Killian Memo Has Wrong Deadline, Cites Wrong Regulation

Here is the text of the the May 1972 memo that is purportedly from Bush's Texas Air National Guard commander, Lt. Colonel Jerry Killian:

111th Fighter Interceptor Squadron
P.O. Box 34567
Houston, Texas 77034

04 May 1972

MEMORANDUM FOR 1st Lt. George W. Bush, 5000 Longmont .8,

Houston, Texas 77027

SUBJECT: Annual Physical Examination (Flight)

1. You are ordered to report to commander, 111 F.L.S., Ellington AFB, not later than (NLT) 14 May, 1972 to conduct annual physical examination (flight)IAW AFM 35—13.

2. Report to 111th F.L.S. administrative officer for schedule of appointment and additional instructions. Examination will be conducted in duty status.

(Signature)

JERRY B. KILLIAN
Lt. Colonel
Commander

Besides the typographical problems that many have already raised, there are some questions as well about the memo's actual content.
 
For one thing, the proper authority Lt. Colonel Killian should have cited to remind Lt. Bush of his duty to undergo an annual medical examination would have been AFM 160—1. AFM 160—1 contains the actual schedule and other requirements about these medical exams.
 
Indeed, for this we have not less an authority than the Kerry campaign's website:

Para 2—29m, AFM 35—13: 'When a Rated Officer Fails To Accomplish a Medical Examination Prescribed by AFM 160—1 [emphasis added] ...(1)The local commander who has authority to convene a Flying Evaluation Board will direct an investigation as to why the individual failed to accomplish the medical examination. After reviewing the findings of the investigation, the local commander may convene a Flying Evaluation Board or forward through command channels a detailed report of the circumstances which resulted in the officer's failure to accomplish a medical examination, along with a recommendation that the suspension be removed. (2) The individual's major command will forward the report along with the command recommendation to USAFMPC/DPMAJD, Randolph AFB TX 78148 for final determination.'

But according to the AFM 160—1 Bush (like practically everyone else in the Air Force National Guard at the time), was required to get a medical examination every year within 3 months preceding birthday.

President George W. Bush was born on July 6, 1946. So according to the controlling authority (AFM 160—1) he had a window from April 6, 1972 until July 6, 1972 to get his "medical."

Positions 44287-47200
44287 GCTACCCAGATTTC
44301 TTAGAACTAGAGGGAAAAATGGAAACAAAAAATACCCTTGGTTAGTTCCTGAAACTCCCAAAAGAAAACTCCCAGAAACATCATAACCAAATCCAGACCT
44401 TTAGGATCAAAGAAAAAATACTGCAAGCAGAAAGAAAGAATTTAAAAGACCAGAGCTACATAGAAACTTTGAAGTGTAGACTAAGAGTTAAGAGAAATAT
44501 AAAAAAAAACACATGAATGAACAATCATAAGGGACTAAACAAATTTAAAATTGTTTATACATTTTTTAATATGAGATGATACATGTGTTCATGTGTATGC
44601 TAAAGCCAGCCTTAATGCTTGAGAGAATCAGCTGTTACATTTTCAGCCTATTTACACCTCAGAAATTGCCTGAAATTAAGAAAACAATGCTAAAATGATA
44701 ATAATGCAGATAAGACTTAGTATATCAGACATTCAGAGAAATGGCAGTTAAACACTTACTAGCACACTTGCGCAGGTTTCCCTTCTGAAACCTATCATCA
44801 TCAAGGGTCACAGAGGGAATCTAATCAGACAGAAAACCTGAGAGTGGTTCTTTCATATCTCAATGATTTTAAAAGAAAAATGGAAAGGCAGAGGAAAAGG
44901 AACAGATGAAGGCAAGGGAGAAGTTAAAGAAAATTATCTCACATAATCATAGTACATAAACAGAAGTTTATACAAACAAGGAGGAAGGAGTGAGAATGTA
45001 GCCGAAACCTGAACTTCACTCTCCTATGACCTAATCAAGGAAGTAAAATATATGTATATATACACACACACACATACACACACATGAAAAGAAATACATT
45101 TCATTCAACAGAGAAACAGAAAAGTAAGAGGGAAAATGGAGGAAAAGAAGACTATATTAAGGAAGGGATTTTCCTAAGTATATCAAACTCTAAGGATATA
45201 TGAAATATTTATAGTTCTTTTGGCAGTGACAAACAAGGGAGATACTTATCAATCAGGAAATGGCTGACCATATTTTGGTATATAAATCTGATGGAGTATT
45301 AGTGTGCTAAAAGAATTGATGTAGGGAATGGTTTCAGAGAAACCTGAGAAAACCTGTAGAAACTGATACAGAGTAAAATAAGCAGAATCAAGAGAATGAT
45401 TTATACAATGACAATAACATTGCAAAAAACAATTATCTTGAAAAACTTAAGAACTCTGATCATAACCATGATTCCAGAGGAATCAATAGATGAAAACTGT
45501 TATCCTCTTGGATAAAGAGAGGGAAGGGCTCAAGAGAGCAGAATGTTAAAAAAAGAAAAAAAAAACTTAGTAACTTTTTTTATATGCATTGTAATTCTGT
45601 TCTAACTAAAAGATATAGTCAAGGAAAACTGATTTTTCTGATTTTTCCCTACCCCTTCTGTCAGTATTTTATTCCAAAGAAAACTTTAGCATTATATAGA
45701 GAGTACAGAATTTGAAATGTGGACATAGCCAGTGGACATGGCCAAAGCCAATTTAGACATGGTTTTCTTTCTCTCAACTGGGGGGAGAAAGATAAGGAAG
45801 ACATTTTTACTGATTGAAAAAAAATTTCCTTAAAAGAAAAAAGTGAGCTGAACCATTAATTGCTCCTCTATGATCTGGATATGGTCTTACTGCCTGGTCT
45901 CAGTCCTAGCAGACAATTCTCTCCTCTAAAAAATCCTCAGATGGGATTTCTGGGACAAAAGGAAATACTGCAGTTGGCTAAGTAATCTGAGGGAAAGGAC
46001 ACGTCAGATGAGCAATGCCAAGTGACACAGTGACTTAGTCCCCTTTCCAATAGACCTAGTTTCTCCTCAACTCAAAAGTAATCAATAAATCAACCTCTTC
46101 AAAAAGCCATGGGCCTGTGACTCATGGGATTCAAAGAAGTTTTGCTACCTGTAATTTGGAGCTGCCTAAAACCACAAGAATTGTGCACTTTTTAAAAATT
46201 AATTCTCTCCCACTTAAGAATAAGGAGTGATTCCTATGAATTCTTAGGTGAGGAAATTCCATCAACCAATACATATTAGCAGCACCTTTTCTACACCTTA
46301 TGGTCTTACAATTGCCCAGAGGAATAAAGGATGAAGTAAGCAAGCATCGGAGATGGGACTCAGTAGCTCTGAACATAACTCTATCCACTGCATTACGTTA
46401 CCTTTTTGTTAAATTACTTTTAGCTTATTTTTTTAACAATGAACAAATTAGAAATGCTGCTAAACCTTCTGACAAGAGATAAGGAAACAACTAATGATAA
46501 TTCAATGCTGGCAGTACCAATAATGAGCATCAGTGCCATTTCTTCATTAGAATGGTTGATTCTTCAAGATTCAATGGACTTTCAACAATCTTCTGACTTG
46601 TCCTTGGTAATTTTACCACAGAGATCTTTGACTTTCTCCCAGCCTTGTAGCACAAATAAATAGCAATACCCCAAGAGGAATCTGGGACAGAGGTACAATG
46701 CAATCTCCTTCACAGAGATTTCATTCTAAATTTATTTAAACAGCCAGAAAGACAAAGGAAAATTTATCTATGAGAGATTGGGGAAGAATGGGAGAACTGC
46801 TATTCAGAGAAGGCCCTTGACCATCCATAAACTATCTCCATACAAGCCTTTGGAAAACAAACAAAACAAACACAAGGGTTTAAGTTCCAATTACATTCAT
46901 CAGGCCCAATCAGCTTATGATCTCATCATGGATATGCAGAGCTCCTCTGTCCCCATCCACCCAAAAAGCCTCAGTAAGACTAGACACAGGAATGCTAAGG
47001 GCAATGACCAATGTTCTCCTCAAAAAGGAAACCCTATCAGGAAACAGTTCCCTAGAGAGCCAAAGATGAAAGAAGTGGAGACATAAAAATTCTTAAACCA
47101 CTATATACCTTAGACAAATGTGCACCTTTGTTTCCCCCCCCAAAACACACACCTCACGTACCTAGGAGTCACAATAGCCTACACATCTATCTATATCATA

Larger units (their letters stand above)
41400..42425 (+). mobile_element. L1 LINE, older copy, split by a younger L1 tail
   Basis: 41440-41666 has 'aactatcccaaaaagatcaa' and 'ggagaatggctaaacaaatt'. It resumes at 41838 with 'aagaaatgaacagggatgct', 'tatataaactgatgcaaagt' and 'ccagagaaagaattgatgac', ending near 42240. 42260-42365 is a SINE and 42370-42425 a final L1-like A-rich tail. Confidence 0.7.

But his Lt. Colonel is made out to be entirely ignorant of such details: "You are ordered to report to commander, 111 F.L.S., Ellington AFB, not later than (NLT) 14 May, 1972 [emphasis added] to conduct annual physical examination (flight)IAW AFM 35—13."
 
So not only does the author of this memo cite the wrong authority(AFM 35—13 as opposed to AFM 160—1), he gets the deadline for Lt. Bush's examination wrong. The deadline would have been July 6th, as opposed to May 14th.

It is difficult to believe that anybody——let alone a Lt. Colonel ——would not know the proper regulations to cite. It is also hard to believe he would not know the proper deadlines for such an annually occurring requirement. And of course he would have had ready access to Bush's date of birth.
 
More generally speaking, there are other things in this and the other memos that should give us pause, especially when compared to the Kerry campaign's website and its complaints about Bush's National Guard record.


For instance, we know from the authentic NG records that Lt. Bush was suspended via verbal orders.

And yet we are to believe that a Lt. Colonel would take the time to artfully (centered letterhead) type out a memo to order a pilot to take his routine annual "medical"——and that his commander would bother to type it personally.

One would hope that Lt. Colonels in the National Guard would have had better things to do with their time than to give written orders to pilots about such mundane minutia.
 
A cynical person might go so far as to wonder if this material wasn't largely inspired by some of the questions raised on Kerry's aforementioned campaign website, where they delve into this very subject in closely tracking language.

FACT: Bush Was Suspended From Flight Duty For Failing To Take Mandated Medical Exam.

On September 29, 1972, Bush was officially suspended from flying for missing his annual medical examination. The orders note that Bush's suspension is authorized under the guidelines presented in Air Force Manual 35—12 Para 2—29m, which reads that Bush's local commander 'will direct an investigation as to why the individual failed to accomplish the medical examination.' [Aeronautical Orders, Number 87, 29 Sept 72; AFM 35—13, Para 2—29m] Where Are The Complete Results Of The Required Investigation Into Bush's Absence From The Exam?

FACT: The order suspending Bush from flight duty stated: 'Verbal orders of the Comdr on 1 Aug 72 suspending 1STLT George W. Bush...from flying status are confirmed...Reason for Suspension: Failure to accomplish annual medical examination. Off will comply with para 2—10, AFM 35—13. Authority: Para 2—29m, AFM 35—13. 
 
A suspicious person might wonder if the author picked up on the remark in Bush's records that his suspension was done verbally and went wild with the idea.
 
For you will notice in another of these purported memos, dated 01 August 1972, how its author is careful to state that everything was done verbally——and even though his recommendations "were received" there was no confirmation.
 
Notice how nicely the wording supplies exactly what the Kerry camp was asking for:

111 th Fighter Interceptor Squadron
P.O. Box 34567
Houston, Texas 77034

01  August  1972

Memorandum FOR RECORD